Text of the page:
Follow up Question!

Continued from last entry. An alert reader, noticing an oddity in my snippet of a scene, makes bold to ask:

"But the World Dictator agrees to hand cannons at dawn with the roustabout mercenary because…..?"

Excellent question!! A question worthy of double exclamations points!!!

Ah! I will have to finish writing the book, and sell it to my editor, and get it printed, and you will have to buy the book to find that out.

But I will give you a hint. One of the reasons given below is the not the real reason. See if you can spot it.

(1) The two men are friends from a previous era, preserved, one my biosuspension, the other by relativistic time dilation, into an era when no one understand their archaic customs and honor-code but each other. They are both in love with the same girl. Where anger and treason and loneliness and betrayal intersect, the reasonable thing to do (nuke the site from orbit) is not contemplated by either of the furious combatants.

(2) For political reasons, the murder has to be private, not an official act of the state, and the only way to invite a man to a murder is to call him out to a duel.

(3) They disagree about who is the "real" Green Lantern, Hal Jordan or Kyle Rayner. Over and issue haunted by such Odium Theologicum, only blasting the foe’s skull to gory, dripping, flaming bits while standing but ten paces away, close enough to smell the overcooked hamburger stench of directed-energy-pistol homicide will satisfy the desire for retribution such deeply-held personal beliefs provoke.

(4) My bad guy is more manly and has bigger and more virile scrotum than the wimpy shrill-screaming intellectuals produced in our wimpy shrill-screaming modern era, girly-men like Hitler and Stalin, who would hide in bunkers and order other hands, usually teen boys, to do their dark and bloody deeds. Mine is more like Richard the Lionheart, or Saladin, or even Doctor Doom.

(5) Even powerful world-leaders are bound by the assumptions of their time and culture, and have a public image to maintain, the almost magical spell by which the commons and the nobles are held in awe, and grant the leader that mystic, imponderable, illogical glamor called legitimacy. As a science fiction author, part of the mandate of science fiction is to explore the effect of technological change on imponderable social customs, including things as odd to us now, in the First Decade of the 21st Century as avoiding a duel would have been in the time of the former Secretary of the Treasury Alexander Hamilton and then-sitting Vice President Aaron Burr in the First Decade of the Nineteenth Century.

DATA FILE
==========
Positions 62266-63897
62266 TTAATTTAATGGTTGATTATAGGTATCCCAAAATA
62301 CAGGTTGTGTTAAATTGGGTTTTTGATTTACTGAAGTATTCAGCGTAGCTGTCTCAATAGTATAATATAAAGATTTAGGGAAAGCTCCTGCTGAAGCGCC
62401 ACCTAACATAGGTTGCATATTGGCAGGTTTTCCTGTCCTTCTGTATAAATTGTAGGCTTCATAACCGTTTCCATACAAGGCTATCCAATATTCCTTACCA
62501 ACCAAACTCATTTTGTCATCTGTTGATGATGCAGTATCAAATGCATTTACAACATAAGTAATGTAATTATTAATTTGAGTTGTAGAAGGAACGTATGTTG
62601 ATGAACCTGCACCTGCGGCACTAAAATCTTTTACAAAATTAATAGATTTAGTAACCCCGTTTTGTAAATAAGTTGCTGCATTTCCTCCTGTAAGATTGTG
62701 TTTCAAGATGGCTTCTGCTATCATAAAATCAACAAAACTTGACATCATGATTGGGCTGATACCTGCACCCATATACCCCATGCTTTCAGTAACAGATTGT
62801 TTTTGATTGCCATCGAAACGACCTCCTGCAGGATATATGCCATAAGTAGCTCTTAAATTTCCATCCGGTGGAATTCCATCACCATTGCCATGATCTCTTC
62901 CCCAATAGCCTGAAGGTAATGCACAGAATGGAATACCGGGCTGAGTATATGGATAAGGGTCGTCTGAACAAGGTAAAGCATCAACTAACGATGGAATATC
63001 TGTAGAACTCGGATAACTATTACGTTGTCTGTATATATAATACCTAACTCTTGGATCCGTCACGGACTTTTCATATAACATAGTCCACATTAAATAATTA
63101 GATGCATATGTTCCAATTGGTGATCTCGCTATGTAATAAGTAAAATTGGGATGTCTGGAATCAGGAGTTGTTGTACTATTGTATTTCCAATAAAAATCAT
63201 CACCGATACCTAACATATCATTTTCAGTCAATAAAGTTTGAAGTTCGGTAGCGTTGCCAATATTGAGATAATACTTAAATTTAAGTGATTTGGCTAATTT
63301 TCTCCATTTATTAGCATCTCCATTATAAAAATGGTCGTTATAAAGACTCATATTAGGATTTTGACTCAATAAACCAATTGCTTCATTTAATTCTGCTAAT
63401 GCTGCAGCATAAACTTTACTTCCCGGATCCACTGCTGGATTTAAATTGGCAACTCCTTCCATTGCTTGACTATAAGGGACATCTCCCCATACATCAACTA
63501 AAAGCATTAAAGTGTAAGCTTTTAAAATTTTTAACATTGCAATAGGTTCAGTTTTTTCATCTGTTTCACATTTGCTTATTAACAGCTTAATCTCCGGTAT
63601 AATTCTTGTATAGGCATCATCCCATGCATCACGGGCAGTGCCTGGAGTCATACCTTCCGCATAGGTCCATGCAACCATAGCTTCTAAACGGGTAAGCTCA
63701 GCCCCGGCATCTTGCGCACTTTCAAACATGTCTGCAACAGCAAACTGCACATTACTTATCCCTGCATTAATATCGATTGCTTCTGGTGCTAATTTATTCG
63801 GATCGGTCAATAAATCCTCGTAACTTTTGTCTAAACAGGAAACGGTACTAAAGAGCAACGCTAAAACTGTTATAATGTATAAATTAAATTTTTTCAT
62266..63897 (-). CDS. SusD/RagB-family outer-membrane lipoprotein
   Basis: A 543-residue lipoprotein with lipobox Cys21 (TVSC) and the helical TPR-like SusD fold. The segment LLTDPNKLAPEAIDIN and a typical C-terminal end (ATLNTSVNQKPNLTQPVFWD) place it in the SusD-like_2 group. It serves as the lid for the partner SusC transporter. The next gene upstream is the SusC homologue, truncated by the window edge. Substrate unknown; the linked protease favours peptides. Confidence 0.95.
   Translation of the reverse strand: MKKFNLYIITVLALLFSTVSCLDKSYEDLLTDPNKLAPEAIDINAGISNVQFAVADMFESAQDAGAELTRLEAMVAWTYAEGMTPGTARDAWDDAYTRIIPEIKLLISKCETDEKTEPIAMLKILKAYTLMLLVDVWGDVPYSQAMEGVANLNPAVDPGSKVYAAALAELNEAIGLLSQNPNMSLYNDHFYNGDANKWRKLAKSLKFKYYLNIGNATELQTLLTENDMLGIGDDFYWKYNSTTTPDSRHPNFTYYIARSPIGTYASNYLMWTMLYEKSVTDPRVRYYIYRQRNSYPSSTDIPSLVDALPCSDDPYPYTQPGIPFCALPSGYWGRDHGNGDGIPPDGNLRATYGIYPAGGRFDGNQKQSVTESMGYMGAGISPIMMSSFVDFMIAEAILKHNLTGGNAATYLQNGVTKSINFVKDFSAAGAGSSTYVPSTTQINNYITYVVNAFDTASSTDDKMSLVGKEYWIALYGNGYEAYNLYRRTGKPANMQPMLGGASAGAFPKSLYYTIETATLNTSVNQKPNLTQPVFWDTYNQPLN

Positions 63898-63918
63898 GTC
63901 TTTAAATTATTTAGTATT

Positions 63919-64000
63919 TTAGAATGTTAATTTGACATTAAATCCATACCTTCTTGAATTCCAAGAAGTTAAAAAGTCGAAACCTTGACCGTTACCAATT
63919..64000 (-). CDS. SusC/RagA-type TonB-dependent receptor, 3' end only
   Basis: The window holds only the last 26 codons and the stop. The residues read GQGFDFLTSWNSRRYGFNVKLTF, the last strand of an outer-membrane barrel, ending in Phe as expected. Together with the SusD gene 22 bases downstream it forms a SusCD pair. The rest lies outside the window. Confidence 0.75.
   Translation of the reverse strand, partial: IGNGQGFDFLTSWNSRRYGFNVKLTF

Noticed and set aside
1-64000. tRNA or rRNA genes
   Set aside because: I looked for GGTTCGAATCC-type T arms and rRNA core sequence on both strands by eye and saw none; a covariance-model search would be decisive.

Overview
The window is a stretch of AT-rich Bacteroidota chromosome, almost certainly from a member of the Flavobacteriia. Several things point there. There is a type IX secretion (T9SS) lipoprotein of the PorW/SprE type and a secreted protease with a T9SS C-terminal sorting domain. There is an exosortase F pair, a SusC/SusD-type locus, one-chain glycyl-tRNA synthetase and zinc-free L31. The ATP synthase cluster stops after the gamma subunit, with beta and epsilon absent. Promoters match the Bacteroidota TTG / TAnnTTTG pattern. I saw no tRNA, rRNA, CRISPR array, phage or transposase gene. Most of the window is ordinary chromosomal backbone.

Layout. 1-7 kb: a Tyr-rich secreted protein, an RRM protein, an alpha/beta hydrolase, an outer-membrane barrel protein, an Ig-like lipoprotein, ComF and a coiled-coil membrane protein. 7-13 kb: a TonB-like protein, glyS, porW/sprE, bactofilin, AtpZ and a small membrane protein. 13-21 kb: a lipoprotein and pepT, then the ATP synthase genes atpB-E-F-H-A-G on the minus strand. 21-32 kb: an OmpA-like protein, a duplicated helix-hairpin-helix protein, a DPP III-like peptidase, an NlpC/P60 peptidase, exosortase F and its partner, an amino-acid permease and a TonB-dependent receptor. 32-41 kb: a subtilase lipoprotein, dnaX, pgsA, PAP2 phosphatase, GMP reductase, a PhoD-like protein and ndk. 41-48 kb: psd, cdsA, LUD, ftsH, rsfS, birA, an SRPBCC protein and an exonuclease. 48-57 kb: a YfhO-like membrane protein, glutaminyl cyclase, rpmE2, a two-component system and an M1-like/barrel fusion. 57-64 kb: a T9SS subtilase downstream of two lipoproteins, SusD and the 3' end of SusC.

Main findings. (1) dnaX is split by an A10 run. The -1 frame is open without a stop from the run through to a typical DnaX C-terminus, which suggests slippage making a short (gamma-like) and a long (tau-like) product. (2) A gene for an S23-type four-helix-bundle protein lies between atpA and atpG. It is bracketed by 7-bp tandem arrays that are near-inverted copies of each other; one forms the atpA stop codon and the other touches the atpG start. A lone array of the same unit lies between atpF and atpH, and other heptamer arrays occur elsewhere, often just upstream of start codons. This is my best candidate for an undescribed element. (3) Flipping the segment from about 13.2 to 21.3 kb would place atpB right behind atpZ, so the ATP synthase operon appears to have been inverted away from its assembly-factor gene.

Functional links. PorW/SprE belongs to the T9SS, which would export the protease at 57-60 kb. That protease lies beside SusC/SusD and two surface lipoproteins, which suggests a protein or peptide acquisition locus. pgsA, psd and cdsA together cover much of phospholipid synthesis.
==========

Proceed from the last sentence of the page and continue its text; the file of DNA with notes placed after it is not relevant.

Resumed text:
Let us notice how the assumptions of one’s follower can influence even the mightiest of the supernal Tyrant-Lords of Hell:

"Then Fingolfin beheld (as it seemed to him) the utter ruin of the Noldor, and the defeat beyond redress of all their houses; and filled with wrath and despair he mounted upon Rochallor his great horse and rode forth alone, and none might restrain him. He passed over Dor-nu-Fauglith like a wind amid the dust, and all that beheld his onset fled in amaze, thinking that Oromë himself was come: for a great madness of rage was upon him, so that his eyes shone like the eyes of the Valar. Thus he came alone to Angband’s gates, and he sounded his horn, and smote once more upon the brazen doors, and challenged Morgoth to come forth to single combat. And Morgoth came.

"That was the last time in those wars that he passed the doors of his stronghold, and it is said that he took not the challenge willingly; for though his might was greatest of all things in this world, alone of the Valar he knew fear.

"But he could not now deny the challenge before the face of his captains (emphasis added) for the rocks rang with the shrill music of Fingolfin’s horn, and his voice came keen and clear down into the depths of Angband; and Fingolfin named Morgoth craven, and lord of slaves.

"Therefore Morgoth came, climbing slowly from his subterranean throne, and the rumour of his feet was like thunder underground. And he issued forth clad in black armour; and he stood before the King like a tower, iron-crowned, and his vast shield, sable on-blazoned, cast a shadow over him like a stormcloud. But Fingolfin gleamed beneath it as a star; for his mail was overlaid with silver, and his blue shield was set with crystals; and he drew his sword Ringil, that glittered like ice.

"Then Morgoth hurled aloft Grond, the Hammer of the Underworld, and swung it down like a bolt of thunder."

(6) I am writing a space opera, here, an E.E. ‘Doc’ Smith type yarn. If you want realistic science fiction, real Jules Verne or Arthur C. Clarke.

In space opera, Lord Vader stalks majestically off to confront and kill that crazy old wizard Ben Kenobi in person with his own energy-sword, in stead of, you know, pushing one button that seals and chocks down all the hatches, bloast-doors, and valves in that sector and deck of the base, and pumping in odorless and unscented and lethal carbon dioxide.